Dual Lands are the best land cycle in the entire game. They are also the most expensive because they are on the Reserved List. This means that Dual Lands should not be reprinted in any tournament-legal setting, and lands with strictly better abilities cannot be printed either. This is the best a land can ever be.
Dual Lands can tap for two colors and enter the battlefield untapped without any downsides. Additionally, Dual Lands have the Basic Land types associated with their colors, allowing MTG Fetch Lands to find them. That Izzet Colored Scalding Tarn can now access any mana color through finding a Dual Land with a color associated to Izzet – while having the Dual Land’s other color be anything you want. You just need the appropriate Dual Land in your deck for your mana needs. This, also, all happens untapped.
The last category for Land cards commonly searched with Fetch Lands (outside of Basic Lands) is Shock Lands. These are very similar to Dual Lands but have a downside. You can choose to have a Shock Land enter the battlefield untapped or tapped. If you decide to have it enter tapped, you can’t use any mana from it for the turn – unless you have an effect like Amulet of Vigor. If you choose to have it enter untapped, it will Shock you, dealing two damage to you. These lands are incredibly popular in the Pioneer and Modern formats because Dual Lands are banned. They are also very popular in Commander due to the format’s singleton nature. The heavy demand for these cards in those formats keeps them rather pricy.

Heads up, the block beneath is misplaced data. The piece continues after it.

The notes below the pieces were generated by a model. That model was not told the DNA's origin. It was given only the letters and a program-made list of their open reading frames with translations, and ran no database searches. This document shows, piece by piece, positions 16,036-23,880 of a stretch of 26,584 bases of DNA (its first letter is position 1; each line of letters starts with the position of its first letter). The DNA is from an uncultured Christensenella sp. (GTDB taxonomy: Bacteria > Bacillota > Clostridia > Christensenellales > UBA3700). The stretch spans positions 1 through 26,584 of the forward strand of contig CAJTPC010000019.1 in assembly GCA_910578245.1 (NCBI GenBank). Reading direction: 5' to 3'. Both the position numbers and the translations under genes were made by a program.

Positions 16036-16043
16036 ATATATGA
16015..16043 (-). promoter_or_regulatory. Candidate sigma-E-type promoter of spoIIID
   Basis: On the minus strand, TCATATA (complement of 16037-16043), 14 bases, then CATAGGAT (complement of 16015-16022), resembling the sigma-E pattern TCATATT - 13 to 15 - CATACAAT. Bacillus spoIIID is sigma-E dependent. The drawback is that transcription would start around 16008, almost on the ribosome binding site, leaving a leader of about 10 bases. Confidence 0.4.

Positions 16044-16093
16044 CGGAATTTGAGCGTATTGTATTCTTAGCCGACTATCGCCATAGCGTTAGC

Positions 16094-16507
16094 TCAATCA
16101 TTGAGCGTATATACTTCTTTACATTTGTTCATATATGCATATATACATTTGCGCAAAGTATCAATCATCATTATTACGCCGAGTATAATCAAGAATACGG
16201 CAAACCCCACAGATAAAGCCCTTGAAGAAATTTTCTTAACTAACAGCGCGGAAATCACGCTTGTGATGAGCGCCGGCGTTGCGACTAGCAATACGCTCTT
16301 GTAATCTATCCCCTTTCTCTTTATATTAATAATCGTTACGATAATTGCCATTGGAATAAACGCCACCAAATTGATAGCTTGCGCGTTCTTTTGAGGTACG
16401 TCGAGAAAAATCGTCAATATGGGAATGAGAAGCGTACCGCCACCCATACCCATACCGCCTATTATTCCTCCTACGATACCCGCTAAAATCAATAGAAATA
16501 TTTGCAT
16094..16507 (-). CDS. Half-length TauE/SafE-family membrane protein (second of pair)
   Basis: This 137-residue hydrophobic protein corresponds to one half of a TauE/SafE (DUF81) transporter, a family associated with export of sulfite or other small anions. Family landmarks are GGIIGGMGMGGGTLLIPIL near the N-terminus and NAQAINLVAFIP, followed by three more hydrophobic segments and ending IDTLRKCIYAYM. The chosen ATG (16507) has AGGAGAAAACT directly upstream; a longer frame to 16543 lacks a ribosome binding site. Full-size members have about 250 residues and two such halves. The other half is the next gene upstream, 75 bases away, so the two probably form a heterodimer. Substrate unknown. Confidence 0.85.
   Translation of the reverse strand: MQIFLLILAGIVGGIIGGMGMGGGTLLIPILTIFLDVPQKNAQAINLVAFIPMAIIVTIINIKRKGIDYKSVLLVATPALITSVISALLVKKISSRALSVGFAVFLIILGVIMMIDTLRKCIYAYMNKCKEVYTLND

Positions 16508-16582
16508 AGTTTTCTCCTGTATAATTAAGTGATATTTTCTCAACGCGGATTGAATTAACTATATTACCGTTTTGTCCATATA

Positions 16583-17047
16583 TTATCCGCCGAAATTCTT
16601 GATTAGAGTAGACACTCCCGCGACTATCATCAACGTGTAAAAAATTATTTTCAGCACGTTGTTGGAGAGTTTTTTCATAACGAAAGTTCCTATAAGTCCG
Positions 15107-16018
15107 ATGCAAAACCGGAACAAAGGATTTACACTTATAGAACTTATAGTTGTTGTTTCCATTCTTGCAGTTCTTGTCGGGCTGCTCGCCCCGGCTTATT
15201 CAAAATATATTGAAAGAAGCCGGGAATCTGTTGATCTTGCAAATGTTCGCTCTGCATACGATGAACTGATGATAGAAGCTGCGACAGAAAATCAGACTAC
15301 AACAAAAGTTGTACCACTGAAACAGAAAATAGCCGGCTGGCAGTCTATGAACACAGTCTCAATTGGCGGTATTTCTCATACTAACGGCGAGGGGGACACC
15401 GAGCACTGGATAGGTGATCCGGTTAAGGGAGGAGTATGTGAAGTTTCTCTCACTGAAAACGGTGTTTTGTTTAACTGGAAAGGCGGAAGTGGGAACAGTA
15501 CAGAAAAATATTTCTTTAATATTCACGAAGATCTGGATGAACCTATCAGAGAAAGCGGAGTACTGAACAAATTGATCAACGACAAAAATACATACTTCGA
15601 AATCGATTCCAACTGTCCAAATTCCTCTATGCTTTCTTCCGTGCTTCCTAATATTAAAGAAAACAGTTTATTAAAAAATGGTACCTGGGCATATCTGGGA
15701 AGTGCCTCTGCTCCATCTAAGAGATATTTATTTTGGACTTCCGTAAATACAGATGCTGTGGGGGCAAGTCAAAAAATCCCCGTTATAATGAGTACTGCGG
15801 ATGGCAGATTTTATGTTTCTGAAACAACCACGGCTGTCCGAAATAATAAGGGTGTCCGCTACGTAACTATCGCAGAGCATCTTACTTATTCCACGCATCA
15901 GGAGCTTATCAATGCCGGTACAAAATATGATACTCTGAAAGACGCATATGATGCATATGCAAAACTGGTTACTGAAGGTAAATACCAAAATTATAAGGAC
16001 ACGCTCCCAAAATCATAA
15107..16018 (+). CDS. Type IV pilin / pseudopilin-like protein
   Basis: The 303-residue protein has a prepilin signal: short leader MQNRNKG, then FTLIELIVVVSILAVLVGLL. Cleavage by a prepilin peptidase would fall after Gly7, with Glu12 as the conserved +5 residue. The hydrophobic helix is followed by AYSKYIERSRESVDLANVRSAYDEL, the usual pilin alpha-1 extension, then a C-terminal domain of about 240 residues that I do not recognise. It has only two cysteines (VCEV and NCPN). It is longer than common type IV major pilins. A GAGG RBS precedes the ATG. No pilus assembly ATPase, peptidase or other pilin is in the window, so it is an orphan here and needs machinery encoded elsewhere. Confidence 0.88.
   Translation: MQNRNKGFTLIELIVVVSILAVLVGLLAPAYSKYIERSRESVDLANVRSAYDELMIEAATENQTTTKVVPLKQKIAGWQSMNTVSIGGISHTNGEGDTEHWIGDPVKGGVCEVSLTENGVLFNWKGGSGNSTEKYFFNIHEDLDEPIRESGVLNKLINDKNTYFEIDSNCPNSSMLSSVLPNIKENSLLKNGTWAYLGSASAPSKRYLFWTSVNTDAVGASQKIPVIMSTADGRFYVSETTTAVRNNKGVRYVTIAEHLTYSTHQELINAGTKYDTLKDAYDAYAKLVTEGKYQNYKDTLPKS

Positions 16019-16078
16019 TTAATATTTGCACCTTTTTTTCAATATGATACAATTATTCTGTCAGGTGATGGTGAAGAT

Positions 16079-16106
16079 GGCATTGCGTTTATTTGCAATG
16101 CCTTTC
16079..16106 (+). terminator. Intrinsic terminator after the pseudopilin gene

Marsh Flats’s Low Drops Under $10!
To many MTG players’ surprise, Marsh Flats has dropped below $10 at its low market average. The above screenshot made its way over to Reddit, where the topic immediately received serious attention from the community. MTG Fetch Lands, for reference, have all garnered some absolutely ridiculous prices throughout the game’s history. According to mtggoldfish.com, Marsh Flats had a time back in 2014-2015 when the card was worth as much as $50! This is because MTG Fetch Lands have always been very sought after in multiple formats but were not always as available as they are now.
The enemy-colored Fetch Lands that were released in Zendikar did not see a widely accessible reprint until Modern Horizons 2017, which was 14 years after the cycle’s original printing. Unfortunately, Masters sets don’t tend to be heavily accessible. This helped the prices of Fetch Lands, but not to the extent that they were affordable for many MTG players.
The enemy-colored Fetch Lands got another reprint in 2021, finally reducing Fetch Lands to more affordable rates. Retro Frame Misty Rainforests and Scalding Tarns still retail for $30, meaning you need $120 to get four of your lands for a Modern deck. It’s very common for Modern decks to run multiple Fetch Land playsets. This racks up quickly.
With all this context, hopefully, the significance of a Fetch Land dropping under $10 should be a bit more understandable.
As was quickly pointed out over in the Reddit thread discussing this price drop, Marsh Flats is probably the least used Fetch Land in competitive play. Over the past four months, according to Redditor Epyon_, it is the “lowest played fetch making it to the top 8 of modern events tracked at 11.3 % of decks with only an average of 2.2 played” in top eight decks. The other comparable stats they provided are as follows: